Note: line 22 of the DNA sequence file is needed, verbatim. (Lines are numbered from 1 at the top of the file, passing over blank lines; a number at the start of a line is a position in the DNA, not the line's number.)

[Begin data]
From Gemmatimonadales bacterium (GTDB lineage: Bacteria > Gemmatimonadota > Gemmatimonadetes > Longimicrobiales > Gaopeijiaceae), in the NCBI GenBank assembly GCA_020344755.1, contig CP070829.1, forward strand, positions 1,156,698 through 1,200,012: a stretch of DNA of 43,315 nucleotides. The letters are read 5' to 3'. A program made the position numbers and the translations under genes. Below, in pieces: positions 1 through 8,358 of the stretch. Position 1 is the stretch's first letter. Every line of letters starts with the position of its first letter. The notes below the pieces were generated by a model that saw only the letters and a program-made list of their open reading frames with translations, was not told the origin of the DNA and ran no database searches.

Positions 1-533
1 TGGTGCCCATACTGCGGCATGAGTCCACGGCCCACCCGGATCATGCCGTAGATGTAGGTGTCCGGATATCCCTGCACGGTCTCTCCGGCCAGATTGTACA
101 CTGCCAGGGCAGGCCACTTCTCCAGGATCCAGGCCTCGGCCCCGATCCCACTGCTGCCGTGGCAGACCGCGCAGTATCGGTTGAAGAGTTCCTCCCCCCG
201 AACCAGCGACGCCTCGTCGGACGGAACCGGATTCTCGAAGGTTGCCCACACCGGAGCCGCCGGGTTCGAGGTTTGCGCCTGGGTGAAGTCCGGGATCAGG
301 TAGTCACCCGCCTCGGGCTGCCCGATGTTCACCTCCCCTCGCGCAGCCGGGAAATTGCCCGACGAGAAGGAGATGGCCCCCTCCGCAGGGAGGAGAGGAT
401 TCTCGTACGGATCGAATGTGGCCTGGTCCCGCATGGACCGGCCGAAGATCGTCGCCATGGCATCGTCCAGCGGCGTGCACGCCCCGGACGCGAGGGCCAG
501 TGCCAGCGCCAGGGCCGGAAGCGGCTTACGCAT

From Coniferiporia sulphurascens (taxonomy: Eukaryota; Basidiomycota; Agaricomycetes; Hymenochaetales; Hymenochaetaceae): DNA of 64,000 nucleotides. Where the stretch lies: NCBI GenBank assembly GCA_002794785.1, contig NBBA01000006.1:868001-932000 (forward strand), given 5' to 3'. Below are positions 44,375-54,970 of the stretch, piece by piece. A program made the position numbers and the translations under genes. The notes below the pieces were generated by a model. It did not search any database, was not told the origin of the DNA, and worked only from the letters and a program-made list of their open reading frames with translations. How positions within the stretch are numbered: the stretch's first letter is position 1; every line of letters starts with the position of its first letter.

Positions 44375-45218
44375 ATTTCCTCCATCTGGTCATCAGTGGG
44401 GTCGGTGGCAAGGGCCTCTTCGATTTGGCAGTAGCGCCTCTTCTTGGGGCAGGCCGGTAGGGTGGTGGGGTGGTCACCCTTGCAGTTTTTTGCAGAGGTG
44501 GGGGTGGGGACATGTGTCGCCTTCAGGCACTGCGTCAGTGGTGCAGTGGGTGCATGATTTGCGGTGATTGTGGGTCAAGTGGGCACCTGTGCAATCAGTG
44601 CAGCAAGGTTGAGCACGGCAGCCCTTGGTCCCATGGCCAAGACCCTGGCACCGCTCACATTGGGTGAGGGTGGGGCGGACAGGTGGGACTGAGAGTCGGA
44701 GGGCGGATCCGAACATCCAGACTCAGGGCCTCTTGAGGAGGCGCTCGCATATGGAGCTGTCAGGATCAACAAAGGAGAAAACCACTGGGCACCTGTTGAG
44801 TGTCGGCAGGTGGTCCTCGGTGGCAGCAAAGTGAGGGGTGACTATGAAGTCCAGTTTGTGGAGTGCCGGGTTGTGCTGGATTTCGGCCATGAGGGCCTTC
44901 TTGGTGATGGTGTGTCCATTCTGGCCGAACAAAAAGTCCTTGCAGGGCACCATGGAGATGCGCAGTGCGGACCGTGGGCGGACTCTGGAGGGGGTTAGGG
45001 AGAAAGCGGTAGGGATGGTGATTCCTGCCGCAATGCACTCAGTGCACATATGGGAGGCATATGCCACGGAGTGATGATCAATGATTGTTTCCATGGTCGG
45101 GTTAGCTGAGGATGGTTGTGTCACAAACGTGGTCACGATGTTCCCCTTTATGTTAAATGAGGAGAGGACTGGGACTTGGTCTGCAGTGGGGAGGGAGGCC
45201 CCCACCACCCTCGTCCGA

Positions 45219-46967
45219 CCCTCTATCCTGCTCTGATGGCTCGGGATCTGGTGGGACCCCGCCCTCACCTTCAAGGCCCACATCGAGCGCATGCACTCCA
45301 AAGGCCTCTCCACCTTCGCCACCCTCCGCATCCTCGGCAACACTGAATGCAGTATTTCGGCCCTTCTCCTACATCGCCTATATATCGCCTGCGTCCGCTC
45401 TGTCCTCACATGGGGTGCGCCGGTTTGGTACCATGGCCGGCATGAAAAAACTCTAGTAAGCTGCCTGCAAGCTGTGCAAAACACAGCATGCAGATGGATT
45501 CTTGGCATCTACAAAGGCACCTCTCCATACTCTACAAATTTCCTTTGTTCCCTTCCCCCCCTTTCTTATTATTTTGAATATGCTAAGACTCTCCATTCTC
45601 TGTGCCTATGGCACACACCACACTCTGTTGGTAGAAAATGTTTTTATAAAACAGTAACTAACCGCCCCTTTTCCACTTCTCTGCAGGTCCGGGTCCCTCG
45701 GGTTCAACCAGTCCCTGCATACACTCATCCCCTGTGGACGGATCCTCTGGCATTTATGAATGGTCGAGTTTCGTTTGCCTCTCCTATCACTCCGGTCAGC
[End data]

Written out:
45219 CCCTCTATCCTGCTCTGATGGCTCGGGATCTGGTGGGACCCCGCCCTCACCTTCAAGGCCCACATCGAGCGCATGCACTCCA